# How to make mx+n=0 more complicated?

We all know how to solve the equation $mx+n=0$ ($m,n$ are constants).The answer is of course $-\dfrac nm$.

Then what if one day we forget about how to solve $ax+b=0$,but remember the quadratic formula for $ax^2+bx+c=0$?$x=\frac {-b \pm \sqrt {b^2-4ac}}{2a}$

I have 2 ways:

1.$mx+n=0,x(mx+n)=0$.Solve for $mx^2+nx+0=0$,place $a\rightarrow m,b\rightarrow n,c\rightarrow0$,we get $x=\frac{-n\pm\sqrt{n^2-4m\times0}}{2m}=\frac{-n\pm|n|}{2m}=\frac{-n\pm n}{2m}=0\text{ or }-\frac nm$ That $0$ is of course not a root.So the root is $-\dfrac nm$

2.Solve for $0x^2+mx+n=0$,place $a\rightarrow0,b\rightarrow m,c\rightarrow n$.

Wait,$a$ can't be $0$ ! Try using L'Hopital.

If $m>0$,then $\displaystyle\lim_{a\to 0}\frac{-m-\sqrt{m^2-4na}}{2a}$ doesn't exist. $\lim_{a\to 0}\frac{-m+\sqrt{m^2-4na}}{2a}=\lim_{a\to0}\frac{\dfrac{\partial}{\partial a}(-m+\sqrt{m^2-4na}) }{\dfrac{\partial}{\partial a}( 2a)}=\lim_{a\to0}\dfrac{\dfrac{-4n}{2\sqrt{m^2-4na}}}{2}=\frac{-n}{|m|}=-\frac nm$

If $m<0$,then $\displaystyle\lim_{a\to 0}\frac{-m+\sqrt{m^2-4na}}{2a}$ doesn't exist. $\lim_{a\to 0}\frac{-m-\sqrt{m^2-4na}}{2a}=\lim_{a\to0}\frac{\dfrac{\partial}{\partial a}(-m-\sqrt{m^2-4na}) }{\dfrac{\partial}{\partial a}( 2a)}=\lim_{a\to0}\dfrac{\dfrac{4n}{2\sqrt{m^2-4na}}}{2}=\frac{n}{|m|}=-\frac nm$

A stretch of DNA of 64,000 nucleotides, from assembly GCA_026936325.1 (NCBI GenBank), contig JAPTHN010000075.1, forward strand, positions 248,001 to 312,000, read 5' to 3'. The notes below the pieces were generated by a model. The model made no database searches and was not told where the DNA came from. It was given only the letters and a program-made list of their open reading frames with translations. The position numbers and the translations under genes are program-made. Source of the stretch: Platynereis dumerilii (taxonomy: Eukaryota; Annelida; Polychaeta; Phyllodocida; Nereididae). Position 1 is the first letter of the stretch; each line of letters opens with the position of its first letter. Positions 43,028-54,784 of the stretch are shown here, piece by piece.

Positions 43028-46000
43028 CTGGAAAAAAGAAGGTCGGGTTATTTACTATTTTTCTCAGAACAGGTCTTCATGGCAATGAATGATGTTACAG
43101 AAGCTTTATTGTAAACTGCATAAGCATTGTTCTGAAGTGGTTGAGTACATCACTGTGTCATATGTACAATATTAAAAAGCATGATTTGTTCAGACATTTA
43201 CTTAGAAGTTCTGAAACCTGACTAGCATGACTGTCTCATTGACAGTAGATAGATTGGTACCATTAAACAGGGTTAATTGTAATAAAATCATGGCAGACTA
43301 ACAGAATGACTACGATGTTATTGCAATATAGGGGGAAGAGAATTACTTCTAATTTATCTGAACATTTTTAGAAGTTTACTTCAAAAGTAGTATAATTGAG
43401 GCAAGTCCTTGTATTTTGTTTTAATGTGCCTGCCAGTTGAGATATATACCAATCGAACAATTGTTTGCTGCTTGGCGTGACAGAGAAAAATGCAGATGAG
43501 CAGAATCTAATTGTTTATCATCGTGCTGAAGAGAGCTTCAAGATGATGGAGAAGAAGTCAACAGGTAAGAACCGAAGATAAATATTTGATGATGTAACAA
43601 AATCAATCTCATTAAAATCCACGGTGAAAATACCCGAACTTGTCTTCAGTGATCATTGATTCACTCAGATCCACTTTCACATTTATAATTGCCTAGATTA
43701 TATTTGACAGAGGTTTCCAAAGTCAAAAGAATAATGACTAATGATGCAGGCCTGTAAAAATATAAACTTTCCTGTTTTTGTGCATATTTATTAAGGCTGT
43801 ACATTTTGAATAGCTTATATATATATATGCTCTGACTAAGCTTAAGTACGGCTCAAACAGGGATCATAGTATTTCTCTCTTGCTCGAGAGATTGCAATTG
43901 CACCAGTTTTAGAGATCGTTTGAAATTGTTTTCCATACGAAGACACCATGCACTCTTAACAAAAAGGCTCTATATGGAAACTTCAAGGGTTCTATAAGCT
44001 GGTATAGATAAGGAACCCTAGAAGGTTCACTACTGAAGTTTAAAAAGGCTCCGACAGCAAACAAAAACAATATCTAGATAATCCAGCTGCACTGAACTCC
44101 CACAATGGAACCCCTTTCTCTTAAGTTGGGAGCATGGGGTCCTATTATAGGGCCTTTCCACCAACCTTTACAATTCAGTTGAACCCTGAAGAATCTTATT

Can anyone think of other ways of solving $mx+n=0$? Note by X X
2 years, 3 months ago

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An alternate spin on your approach would be to start with $mx + n = 0$ and square both sides.

$m^2 x^2 + 2 m n x + n^2 = 0 \\ x = \frac{-2 m n \pm \sqrt{4 m^2 n^2 - 4 m^2 n^2}}{2 m^2} = -\frac{n}{m}$

The advantage of this is that we don't have to artificially neglect any roots

- 2 years, 3 months ago

Good one!I haven't think of this

- 2 years, 3 months ago

We could multiply both sides by $mx - n$. Then $(mx + n)(mx - n) = 0(mx - n)$ becomes $m^2x^2 - n^2 = 0$, and using the quadratic formula this solves to $x = \frac{-0 \pm \sqrt{0^2 - 4m^2(-n^2)}}{2m^2}$ or $x = \pm \frac{n}{m}$. Then checking for extraneous solutions, we would eliminate $x = \frac{n}{m}$ and keep $x = -\frac{n}{m}$.

- 2 years, 3 months ago

Thank you.I haven't think of this one.

- 2 years, 3 months ago

If we can remember how to graph, we could also just graph y = mx + n and find the x-intercept.

- 2 years, 3 months ago

Ha Ha,that's true!

- 2 years, 3 months ago